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editorial

Opportunities for all as Ireland looks beyond its shores

It's beautiful, it's accessible, and it has the fastest growing economy in Europe. But how does architecture benefit from Ireland's good fortune?

The flourishing arts sector has financed world-class public buildings, the commercial sector has been bolstered by foreign investment in high-technology and service-sector industries and there is currently something of a housing boom. Fuelled by the changing lifestyles of a young population, the housing market is calling for a radical departure from the rural bungalow which has come to be taken as the stereotypical icon of domestic Irish life. Dublin's current housing shortage, for example, is exacerbated by the fact that its population is increasing by 25,000 every year. An associate architect in the Republic of Ireland earns as much as their counterpart in central London; a partner earns considerably more. Even in Northern Ireland, where salaries are lower, the economy seems to be stabilising, with new overseas investment reaching an all-time high.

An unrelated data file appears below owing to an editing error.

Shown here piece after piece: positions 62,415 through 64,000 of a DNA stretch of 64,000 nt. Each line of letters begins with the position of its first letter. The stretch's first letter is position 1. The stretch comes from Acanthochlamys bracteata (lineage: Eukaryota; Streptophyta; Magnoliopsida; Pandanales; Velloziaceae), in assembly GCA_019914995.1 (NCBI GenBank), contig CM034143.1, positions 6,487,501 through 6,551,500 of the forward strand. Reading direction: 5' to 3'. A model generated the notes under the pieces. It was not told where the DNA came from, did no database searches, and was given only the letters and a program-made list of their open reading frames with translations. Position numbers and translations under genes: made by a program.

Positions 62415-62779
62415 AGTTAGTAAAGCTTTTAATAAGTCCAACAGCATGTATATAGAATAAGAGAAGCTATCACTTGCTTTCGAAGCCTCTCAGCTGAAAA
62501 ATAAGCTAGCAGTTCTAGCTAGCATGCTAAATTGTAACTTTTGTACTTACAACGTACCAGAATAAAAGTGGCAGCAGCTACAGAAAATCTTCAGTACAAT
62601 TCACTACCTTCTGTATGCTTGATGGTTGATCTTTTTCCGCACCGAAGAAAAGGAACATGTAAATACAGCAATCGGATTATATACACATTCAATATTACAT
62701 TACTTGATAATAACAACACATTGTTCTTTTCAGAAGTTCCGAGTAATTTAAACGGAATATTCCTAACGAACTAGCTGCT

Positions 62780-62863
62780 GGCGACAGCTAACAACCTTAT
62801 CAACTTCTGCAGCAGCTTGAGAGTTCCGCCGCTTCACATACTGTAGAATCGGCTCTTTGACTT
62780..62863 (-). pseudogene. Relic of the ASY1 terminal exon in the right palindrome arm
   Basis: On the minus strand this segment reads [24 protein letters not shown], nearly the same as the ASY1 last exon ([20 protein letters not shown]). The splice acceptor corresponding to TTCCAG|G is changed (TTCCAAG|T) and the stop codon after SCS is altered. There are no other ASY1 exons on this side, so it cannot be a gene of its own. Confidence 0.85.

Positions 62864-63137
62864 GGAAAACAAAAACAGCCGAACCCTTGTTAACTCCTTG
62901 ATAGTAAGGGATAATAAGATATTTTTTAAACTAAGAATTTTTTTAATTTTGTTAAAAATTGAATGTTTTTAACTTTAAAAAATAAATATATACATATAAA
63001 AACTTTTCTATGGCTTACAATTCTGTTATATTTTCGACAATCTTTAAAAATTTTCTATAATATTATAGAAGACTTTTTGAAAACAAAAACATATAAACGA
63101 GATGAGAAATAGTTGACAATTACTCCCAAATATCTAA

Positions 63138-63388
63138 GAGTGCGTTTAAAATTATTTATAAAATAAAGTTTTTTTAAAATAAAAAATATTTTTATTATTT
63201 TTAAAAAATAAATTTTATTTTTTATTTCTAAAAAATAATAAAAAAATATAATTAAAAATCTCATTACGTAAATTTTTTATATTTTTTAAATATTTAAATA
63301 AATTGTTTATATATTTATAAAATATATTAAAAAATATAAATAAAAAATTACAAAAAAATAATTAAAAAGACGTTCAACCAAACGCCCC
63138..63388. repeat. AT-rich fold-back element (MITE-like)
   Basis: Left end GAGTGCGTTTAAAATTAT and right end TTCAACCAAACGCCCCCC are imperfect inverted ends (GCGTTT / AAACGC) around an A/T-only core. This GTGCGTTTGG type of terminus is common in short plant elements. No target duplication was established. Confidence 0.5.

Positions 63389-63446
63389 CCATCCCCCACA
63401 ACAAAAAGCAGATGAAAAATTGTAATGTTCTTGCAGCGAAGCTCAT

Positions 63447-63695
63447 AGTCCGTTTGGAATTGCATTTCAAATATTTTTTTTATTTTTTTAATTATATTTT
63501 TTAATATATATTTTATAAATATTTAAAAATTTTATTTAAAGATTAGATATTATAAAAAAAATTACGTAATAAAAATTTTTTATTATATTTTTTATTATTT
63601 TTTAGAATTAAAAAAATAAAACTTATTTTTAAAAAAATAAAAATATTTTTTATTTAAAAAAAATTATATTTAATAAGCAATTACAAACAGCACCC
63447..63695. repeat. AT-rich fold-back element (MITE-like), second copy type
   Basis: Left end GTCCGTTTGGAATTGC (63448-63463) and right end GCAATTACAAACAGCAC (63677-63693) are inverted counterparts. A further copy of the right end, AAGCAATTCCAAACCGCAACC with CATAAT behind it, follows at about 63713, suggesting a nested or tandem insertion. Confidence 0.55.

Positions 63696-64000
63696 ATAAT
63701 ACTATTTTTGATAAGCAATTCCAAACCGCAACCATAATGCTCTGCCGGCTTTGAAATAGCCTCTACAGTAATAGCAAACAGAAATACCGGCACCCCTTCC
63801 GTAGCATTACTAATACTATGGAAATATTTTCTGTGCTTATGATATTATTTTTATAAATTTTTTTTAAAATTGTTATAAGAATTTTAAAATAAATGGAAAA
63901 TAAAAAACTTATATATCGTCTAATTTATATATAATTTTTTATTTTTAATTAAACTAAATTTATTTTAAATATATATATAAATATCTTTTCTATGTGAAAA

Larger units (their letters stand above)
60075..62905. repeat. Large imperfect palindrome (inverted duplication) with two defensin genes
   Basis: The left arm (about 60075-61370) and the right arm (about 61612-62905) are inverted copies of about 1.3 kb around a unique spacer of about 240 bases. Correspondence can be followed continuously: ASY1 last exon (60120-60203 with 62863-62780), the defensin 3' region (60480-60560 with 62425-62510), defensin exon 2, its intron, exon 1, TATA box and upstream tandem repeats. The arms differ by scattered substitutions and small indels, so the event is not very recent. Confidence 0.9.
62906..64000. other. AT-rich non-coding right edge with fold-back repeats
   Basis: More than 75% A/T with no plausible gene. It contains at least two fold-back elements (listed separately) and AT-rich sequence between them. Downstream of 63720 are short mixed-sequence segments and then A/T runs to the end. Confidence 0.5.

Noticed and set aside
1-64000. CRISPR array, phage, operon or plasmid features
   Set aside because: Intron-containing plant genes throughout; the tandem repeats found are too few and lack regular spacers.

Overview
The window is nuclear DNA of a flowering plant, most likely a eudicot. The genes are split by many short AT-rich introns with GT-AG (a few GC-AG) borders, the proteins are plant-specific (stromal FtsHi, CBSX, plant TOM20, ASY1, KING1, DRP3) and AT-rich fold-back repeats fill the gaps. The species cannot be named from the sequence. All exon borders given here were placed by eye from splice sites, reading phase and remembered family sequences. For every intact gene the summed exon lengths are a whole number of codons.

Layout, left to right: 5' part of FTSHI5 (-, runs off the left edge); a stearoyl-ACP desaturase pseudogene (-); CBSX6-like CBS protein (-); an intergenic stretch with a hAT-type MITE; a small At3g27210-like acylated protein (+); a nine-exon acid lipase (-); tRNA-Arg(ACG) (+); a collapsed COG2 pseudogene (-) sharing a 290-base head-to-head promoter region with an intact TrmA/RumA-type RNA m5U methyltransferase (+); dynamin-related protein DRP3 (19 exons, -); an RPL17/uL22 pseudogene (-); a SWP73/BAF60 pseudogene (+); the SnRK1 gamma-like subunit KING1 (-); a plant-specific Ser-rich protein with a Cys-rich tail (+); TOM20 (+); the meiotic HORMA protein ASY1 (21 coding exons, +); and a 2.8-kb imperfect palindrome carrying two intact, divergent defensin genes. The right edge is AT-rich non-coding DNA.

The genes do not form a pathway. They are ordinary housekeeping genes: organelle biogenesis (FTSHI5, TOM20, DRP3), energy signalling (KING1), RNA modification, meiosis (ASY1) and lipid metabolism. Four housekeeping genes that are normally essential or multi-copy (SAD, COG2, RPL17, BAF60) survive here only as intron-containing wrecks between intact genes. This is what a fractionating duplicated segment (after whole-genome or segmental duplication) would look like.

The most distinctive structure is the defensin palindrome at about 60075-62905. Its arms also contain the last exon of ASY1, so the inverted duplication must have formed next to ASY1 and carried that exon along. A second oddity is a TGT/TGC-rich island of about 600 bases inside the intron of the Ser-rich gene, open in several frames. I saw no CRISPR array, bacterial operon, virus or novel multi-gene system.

But architecture is also flourishing in aesthetic and intellectual terms. The buildings in this issue reflect the aspirations of a country which is looking outward in its quest to evolve its own vernacular. The National Museum of Country Life by the Office of Public Works (page 28), like the Armagh Arts Centre by Glenn Howells Architects (AJ 22.6.00), suggests a public sector sympathetic to rigorous Modernism. Many smaller buildings show that private clients are just as open to international influences, as befits a country which has long since been accustomed to looking beyond its own shores.

Ireland boasts more than 40 airports and benefits from a close affinity to Europe, but also from strong historic links with the US, currently reinforced by significant economic ties - Ireland receives 25 per cent of all US investment in the EU. This, combined with a fertile economy, a can-do attitude and a genuine respect for the arts, is helping to nurture formidable homegrown talent, while architects from the mainland - Benson & Forsyth, Cartwright Pickard, Glenn Howells, to name a few - have discovered opportunities in Ireland which they would not have found at home.

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